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My husband worked as a lawyer for Children for 10 years or so and he once commented to me that whenever children were taken into care or needed an intervention of some kind there was always a neglected/mistreated dog in the household too. I am not saying that this colleague of yours is in that league but he was convinced that there was a link between animal cruelty and child cruelty. I would not hesitate to report this case to the RSPCA, even if they are unable to intervene you will know that you have done all that you can for that poor dog.

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My husband worked as a lawyer for Children for 10 years or so and he once commented to me that whenever children were taken into care or needed an intervention of some kind there was always a neglected/mistreated dog in the household too. I am not saying that this colleague of yours is in that league but he was convinced that there was a link between animal cruelty and child cruelty. I would not hesitate to report this case to the RSPCA, even if they are unable to intervene you will know that you have done all that you can for that poor dog.

 

The RSPCA recognise this link and if they find an animal being treated cruelly in a household with children, they will make sure their welfare is also investigated.

 

I would definitely ring the RSPCA. Just don't resist the urge to comment at work and hopefully she won't point the finger at you. If they judge it to be a case of cruelty, then you've done the right thing and the poor dog will be in safe hands, and if they don't, at least she will get some proper advice from professionals on puppy training. Fingers crossed she'll listen! :pray:

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She sounds like she shouldn't be charge of the well being of anything with a developed nervous system. :cry:

 

Perhaps you could tell the rspca what she's told you, and say that if she is telling you that she may well be doing more behind closed doors. What an awful situation.

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I know I risk giving an opinion against the tide of thought here, but please bare in mind that you are asking for an opinion on a (generally speaking) pro animal welfare website forum.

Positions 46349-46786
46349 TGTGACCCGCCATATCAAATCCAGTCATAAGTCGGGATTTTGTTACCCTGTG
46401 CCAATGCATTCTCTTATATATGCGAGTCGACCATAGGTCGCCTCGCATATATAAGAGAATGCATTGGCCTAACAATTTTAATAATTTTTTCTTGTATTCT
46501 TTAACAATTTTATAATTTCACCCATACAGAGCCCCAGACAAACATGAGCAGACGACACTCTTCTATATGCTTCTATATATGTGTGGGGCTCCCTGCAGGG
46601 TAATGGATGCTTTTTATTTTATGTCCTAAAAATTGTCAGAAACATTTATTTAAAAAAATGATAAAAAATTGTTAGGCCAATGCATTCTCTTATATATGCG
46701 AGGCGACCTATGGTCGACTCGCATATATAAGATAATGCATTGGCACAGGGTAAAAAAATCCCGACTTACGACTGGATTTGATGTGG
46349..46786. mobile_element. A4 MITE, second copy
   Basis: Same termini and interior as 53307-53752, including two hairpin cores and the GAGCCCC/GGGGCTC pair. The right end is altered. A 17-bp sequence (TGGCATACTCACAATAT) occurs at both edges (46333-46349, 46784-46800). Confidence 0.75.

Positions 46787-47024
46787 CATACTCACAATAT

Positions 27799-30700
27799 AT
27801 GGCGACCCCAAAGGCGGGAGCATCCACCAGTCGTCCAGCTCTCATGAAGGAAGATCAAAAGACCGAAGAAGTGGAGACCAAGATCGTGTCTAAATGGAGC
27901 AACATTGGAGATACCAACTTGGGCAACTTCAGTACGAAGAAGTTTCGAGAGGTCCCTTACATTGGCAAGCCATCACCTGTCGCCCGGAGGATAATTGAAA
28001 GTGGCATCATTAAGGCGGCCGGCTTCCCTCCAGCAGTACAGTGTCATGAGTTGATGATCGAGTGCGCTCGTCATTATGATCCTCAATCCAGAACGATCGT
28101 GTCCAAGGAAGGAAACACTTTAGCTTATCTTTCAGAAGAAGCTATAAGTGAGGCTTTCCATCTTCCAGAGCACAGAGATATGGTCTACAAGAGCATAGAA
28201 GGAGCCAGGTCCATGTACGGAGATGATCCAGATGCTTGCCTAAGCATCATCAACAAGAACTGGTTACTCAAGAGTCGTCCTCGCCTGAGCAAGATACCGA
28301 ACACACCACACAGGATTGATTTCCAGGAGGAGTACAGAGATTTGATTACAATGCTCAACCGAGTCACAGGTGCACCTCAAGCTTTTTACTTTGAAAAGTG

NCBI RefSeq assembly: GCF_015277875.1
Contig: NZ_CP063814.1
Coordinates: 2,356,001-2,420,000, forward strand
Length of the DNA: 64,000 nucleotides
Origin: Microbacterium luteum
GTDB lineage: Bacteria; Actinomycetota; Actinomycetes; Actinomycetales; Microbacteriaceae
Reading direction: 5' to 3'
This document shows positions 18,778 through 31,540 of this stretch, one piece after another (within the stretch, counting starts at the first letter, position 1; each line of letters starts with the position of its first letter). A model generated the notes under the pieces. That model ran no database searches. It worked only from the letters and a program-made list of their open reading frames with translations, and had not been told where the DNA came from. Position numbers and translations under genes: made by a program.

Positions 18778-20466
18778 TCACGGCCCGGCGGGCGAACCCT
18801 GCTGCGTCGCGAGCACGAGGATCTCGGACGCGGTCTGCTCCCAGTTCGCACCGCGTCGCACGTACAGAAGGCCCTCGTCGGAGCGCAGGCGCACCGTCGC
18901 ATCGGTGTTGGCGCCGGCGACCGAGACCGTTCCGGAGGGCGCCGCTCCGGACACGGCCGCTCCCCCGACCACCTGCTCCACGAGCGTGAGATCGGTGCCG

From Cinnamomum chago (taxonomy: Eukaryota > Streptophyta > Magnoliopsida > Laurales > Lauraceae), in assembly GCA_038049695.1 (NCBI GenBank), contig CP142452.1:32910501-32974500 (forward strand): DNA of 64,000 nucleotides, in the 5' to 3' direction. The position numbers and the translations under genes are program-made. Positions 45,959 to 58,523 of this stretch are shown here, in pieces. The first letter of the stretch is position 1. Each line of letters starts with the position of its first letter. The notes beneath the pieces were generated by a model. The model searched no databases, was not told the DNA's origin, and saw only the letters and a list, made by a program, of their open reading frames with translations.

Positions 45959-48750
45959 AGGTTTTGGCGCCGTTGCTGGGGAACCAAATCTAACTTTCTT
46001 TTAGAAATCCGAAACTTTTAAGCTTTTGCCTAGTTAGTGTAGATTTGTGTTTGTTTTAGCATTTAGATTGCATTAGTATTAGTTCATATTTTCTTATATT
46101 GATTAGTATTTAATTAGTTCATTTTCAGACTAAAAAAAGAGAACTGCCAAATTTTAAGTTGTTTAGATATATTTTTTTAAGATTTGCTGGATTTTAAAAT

I do not condone her behaviour in anyway and in an ideal world people wouldn't behave like that and would realise that postive reward based treatment works far better for animals (and children). However we have to accept that there are people less enlightened and who do things in a different way, the chances of changing them or getting them to attend the mentioned training classes are remote. The best example I can give is that I do not agree with smacking and the way many people bring up their children but I wouldn't report them.

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Her son has severe behavioural problems and learning difficulties, she says he's 'mental' and 'a psycho' and she talks about treating him in much the same way, so I guess she views her parenting and animal husbandry as requiring the same approach. :anxious:

 

To reinforce what I mean you have not asked about reporting the behaviour towards her son. All of it is unacceptable to us... but should it be reported?

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Her son has severe behavioural problems and learning difficulties, she says he's 'mental' and 'a psycho' and she talks about treating him in much the same way, so I guess she views her parenting and animal husbandry as requiring the same approach. :anxious:

 

To reinforce what I mean you have not asked about reporting the behaviour towards her son. All of it is unacceptable to us... but should it be reported?

 

That's exactly the sort of thing that is reported to us and is passed on to child protection. What they do with it is up to them but this is verbal abuse and just as damaging as physical abuse. I agree it may be a grey area but yes if it were passed to me I would pass on to child protection.

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What concerns me here (aside from the fact that I would never smack an animal) is the breed. I have just re-read this thread and I notice you mention the breed is Irish Staff. I am sure that someone will correct me if I am wrong but I believe Irish Staff is often a term used for a Pit Bull or Pit Bull X. Definitely not a dog you would want to have around small children or be treating in a way that might cause aggressive behaviour (not that you would wish any dog to become aggressive). Perhaps give the RSPCA a call and sound them out?

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Her son has severe behavioural problems and learning difficulties, she says he's 'mental' and 'a psycho' and she talks about treating him in much the same way, so I guess she views her parenting and animal husbandry as requiring the same approach. :anxious:

 

To reinforce what I mean you have not asked about reporting the behaviour towards her son. All of it is unacceptable to us... but should it be reported?

 

This is an animal forum, so naturally I'm enquiring about animal welfare, as I don't know the word of the law on it. I'm asking if the behaviour she is exhibiting towards her dog is something the RSPCA would take issue with and act upon, and whether I'm overreacting to her treatment of the dog, as I don't know legally what constitutes cruelty. I don't need others' opinions to decide whether her treatment of her child is acceptable, as I know it isn't.

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Perhaps you could tell the rspca what she's told you, and say that if she is telling you that she may well be doing more behind closed doors. What an awful situation.

 

 

This is exactly what my OH said, and why he said he'd call the RSPCA on my behalf to stop anything going on at work.